Author: Fableeha Bushra Choudhury

Area of Work: Energy Environment And Natural Resources

The world’s primary energy supply is derived mainly from oil, coal and natural gas. To meet increasing energy demands and mitigating climate risks, it is important to look towards new technologies. These new sources will allow developing regions like South Asia to access cheaper and more economic sources of energy.

According to the International Energy Agency (IEA), the world’s total primary energy supply is derived from three main energy sources – oil (31.3%), coal (28.6%), and natural gas (21.2%).[1] The current system for energy production relying on these three main sources is becoming a problem due to risks associated with climate change, pollution, and increasing energy demands in developing regions. There is an ever increasing need to meet energy demand in a clean and sustainable way. A key part of the effort in sustainable energy production lies in re-examining sources of energy.[2]

Although developments are being made in obtaining energy for consumption from biofuel, hydro, nuclear and other sources, developing regions such as South Asia require access to cheaper and more economic sources of energy.

Three new technologies with the capacity to revolutionize power and energy production and consumption in the near future are:

Printable Organic Solar Cells

The printable organic solar cells are extremely low cost, and hold the promise of raising efficiency of photovoltaic solar power generation to an economically viable level. Currently in the research phase, the light weight can either be built into construction materials directly, or laminated on building walls or other irregular surfaces for exposure to sunlight. Solar cells made of plastic polymers are also believed to perform better in low light conditions.[3]

Tidal Turbines and Floating Wind Turbines

Tidal turbines is a form of hydropower that converts tidal energy into electricity and it is currently in use in a smaller scale.[4] In deeper waters, where winds are often stronger and steadier, floating wind turbines can be used to unlock the offshore wind power potential of these areas.[5]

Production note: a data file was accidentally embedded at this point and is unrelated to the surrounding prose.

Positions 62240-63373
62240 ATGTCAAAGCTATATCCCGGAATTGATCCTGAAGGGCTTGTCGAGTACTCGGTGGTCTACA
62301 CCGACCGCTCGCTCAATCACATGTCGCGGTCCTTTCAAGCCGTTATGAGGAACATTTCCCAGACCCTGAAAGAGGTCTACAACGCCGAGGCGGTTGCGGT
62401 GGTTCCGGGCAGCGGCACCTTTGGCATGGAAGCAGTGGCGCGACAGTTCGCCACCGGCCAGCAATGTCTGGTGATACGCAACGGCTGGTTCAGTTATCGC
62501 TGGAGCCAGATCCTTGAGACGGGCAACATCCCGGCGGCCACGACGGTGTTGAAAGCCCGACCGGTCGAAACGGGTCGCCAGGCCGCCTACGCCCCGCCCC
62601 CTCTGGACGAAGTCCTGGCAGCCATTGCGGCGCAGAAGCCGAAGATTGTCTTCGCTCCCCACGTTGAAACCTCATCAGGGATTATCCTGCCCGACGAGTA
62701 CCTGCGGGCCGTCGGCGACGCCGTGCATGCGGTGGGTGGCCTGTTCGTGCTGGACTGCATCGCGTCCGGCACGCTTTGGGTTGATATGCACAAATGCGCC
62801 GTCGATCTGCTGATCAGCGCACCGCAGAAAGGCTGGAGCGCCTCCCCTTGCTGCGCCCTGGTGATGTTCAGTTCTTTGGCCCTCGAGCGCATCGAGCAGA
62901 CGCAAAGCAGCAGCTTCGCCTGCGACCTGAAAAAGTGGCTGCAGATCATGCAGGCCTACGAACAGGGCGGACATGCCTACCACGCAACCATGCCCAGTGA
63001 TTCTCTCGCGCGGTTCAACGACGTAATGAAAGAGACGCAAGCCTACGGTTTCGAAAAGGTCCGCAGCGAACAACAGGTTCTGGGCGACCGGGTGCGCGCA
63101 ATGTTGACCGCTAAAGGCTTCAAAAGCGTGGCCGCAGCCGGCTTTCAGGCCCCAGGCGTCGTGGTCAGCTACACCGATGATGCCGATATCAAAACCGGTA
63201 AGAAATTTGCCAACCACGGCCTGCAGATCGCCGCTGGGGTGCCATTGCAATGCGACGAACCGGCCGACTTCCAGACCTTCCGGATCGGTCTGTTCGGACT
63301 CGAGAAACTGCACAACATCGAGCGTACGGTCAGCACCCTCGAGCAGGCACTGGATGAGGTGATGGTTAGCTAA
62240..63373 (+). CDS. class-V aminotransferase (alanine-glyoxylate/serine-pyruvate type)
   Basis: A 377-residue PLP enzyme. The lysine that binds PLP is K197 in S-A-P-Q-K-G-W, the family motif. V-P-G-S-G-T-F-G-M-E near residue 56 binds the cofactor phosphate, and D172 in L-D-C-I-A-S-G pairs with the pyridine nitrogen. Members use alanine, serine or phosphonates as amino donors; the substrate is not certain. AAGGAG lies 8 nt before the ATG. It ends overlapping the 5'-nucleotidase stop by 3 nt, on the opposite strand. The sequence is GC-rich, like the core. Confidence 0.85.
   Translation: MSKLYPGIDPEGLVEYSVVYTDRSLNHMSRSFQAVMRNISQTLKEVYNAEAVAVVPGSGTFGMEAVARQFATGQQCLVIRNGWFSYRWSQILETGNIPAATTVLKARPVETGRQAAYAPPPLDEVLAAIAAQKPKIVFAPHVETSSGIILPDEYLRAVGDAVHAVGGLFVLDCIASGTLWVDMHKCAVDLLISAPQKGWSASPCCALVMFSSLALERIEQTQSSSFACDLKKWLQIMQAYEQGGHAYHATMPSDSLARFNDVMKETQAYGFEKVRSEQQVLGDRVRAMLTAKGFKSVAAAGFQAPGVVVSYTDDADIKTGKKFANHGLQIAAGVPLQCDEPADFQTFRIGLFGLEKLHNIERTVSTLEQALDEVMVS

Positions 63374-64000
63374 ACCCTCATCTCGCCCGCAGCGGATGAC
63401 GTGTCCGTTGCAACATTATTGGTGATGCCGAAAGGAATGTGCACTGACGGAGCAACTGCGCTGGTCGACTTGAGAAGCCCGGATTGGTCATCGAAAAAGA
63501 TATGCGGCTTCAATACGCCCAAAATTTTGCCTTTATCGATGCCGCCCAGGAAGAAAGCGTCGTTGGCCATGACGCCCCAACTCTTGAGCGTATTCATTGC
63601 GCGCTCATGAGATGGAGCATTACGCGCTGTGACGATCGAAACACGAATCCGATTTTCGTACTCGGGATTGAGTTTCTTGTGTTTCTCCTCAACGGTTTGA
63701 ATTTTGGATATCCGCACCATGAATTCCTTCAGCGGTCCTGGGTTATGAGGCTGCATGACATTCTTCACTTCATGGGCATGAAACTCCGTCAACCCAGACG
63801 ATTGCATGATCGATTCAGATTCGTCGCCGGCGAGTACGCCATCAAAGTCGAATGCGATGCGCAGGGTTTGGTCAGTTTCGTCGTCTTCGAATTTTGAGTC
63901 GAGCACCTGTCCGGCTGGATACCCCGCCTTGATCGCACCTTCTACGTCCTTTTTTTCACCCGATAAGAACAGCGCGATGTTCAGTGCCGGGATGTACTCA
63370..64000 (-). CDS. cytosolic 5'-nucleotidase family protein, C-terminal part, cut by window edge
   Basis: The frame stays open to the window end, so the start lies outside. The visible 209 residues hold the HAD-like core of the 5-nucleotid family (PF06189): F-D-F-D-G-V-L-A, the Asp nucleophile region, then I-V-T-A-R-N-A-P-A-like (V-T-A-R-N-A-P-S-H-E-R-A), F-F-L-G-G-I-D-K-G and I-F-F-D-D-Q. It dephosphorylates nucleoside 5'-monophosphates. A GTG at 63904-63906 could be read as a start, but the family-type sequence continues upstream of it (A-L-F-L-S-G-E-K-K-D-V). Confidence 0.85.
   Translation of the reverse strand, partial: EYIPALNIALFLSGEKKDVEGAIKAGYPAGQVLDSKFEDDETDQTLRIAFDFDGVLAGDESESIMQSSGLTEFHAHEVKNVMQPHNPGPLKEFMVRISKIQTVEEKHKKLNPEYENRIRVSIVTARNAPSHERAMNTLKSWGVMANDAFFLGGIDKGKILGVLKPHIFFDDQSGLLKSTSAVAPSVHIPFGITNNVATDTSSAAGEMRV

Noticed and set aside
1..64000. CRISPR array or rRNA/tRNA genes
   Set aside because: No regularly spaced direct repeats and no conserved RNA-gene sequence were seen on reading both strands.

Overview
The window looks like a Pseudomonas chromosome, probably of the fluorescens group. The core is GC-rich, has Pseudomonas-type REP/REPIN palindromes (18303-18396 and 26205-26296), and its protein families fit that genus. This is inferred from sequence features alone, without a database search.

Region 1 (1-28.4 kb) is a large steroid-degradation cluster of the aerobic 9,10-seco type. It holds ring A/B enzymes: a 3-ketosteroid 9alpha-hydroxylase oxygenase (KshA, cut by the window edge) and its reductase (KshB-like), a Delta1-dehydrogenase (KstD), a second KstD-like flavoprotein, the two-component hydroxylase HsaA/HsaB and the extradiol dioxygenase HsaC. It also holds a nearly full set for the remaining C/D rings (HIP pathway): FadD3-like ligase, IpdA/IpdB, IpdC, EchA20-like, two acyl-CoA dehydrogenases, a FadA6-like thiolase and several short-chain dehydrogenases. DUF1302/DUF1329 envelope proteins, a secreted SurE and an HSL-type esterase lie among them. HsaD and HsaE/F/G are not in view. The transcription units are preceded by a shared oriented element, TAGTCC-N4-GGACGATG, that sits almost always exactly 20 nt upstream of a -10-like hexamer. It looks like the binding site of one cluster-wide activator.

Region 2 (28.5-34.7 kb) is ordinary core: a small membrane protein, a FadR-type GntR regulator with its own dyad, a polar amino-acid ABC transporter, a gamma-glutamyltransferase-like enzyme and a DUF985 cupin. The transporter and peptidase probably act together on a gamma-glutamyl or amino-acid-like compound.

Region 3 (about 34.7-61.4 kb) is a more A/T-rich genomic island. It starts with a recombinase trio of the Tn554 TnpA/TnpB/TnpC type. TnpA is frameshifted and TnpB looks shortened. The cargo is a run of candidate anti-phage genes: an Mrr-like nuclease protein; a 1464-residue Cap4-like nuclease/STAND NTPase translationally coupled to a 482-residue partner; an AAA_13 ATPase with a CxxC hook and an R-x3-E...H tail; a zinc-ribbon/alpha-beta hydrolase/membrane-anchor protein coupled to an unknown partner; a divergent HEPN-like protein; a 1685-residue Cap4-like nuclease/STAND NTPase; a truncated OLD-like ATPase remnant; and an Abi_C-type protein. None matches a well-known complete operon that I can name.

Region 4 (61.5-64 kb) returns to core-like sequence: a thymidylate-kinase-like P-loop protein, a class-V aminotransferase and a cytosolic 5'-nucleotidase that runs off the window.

Space-based Solar Power

Solar energy harnessed on the Earth’s surface is affected by the filtering effects of the atmosphere. In space, there is no such effect so solar power can be harnessed in space and beamed back as microwaves to the Earth’s surface. The expected benefit of such a system is significantly higher collection rates than what may otherwise be possible on Earth.[6]

Renewable energy has the potential to not only solve the ever increasing energy crisis in developing regions like South Asia, smart technologies such as those discussed above can attract investment, diversify the energy mix, spur technological research and pave the way for economic growth. Smart energy technologies can enable developing countries in South Asia to scale up the share of renewables in the total energy mix to 40% by 2040 and 80% by 2050.[7] However, to utilize the potential of renewable resources and smart technologies, there needs to be greater collaboration between the public and private sectors. Government support in terms of policies for renewable energy technology development and implementation is crucial for development of sustainable energy production.


[1] IEA Key World Energy Statistics Report 2016

[2] The Need for Clean Energy, Canadian Hydrogen and Fuel Cell Association (CHFCA). Retrieved from:

[3] Six of the most promising new green power technologies, Retrieved from:

[4] 17 Emerging Energy Technologies That Will Change The World, Business Insider. Retrieved from:

[5] Six of the most promising new green power technologies, Retrieved from:

[6] 17 Emerging Energy Technologies That Will Change The World, Business Insider. Retrieved from:

[7] Smart Energy Solutions: Increase Renewable Energy. Retrieved from:

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